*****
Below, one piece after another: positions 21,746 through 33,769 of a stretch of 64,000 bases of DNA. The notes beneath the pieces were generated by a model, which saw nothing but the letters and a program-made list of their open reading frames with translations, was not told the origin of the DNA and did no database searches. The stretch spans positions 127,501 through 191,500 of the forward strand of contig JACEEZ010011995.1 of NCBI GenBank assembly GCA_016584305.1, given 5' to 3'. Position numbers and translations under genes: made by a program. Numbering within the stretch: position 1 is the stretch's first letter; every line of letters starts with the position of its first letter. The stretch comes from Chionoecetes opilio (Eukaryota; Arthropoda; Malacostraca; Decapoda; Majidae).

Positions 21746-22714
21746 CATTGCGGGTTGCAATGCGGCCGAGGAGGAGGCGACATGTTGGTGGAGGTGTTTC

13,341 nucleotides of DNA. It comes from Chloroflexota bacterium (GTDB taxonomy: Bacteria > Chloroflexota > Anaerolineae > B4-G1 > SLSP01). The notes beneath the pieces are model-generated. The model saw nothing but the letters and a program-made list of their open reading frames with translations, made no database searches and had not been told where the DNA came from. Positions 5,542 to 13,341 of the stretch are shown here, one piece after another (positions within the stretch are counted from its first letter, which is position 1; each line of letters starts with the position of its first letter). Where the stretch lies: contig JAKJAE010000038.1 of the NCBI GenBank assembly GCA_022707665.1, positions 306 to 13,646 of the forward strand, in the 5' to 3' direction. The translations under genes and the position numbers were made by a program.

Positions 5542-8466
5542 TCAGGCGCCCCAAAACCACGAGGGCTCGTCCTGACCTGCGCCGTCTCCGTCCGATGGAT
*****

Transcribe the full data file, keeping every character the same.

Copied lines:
Below, one piece after another: positions 21,746 through 33,769 of a stretch of 64,000 bases of DNA. The notes beneath the pieces were generated by a model, which saw nothing but the letters and a program-made list of their open reading frames with translations, was not told the origin of the DNA and did no database searches. The stretch spans positions 127,501 through 191,500 of the forward strand of contig JACEEZ010011995.1 of NCBI GenBank assembly GCA_016584305.1, given 5' to 3'. Position numbers and translations under genes: made by a program. Numbering within the stretch: position 1 is the stretch's first letter; every line of letters starts with the position of its first letter. The stretch comes from Chionoecetes opilio (Eukaryota; Arthropoda; Malacostraca; Decapoda; Majidae).

Positions 21746-22714
21746 CATTGCGGGTTGCAATGCGGCCGAGGAGGAGGCGACATGTTGGTGGAGGTGTTTC

13,341 nucleotides of DNA. It comes from Chloroflexota bacterium (GTDB taxonomy: Bacteria > Chloroflexota > Anaerolineae > B4-G1 > SLSP01). The notes beneath the pieces are model-generated. The model saw nothing but the letters and a program-made list of their open reading frames with translations, made no database searches and had not been told where the DNA came from. Positions 5,542 to 13,341 of the stretch are shown here, one piece after another (positions within the stretch are counted from its first letter, which is position 1; each line of letters starts with the position of its first letter). Where the stretch lies: contig JAKJAE010000038.1 of the NCBI GenBank assembly GCA_022707665.1, positions 306 to 13,646 of the forward strand, in the 5' to 3' direction. The translations under genes and the position numbers were made by a program.

Positions 5542-8466
5542 TCAGGCGCCCCAAAACCACGAGGGCTCGTCCTGACCTGCGCCGTCTCCGTCCGATGGAT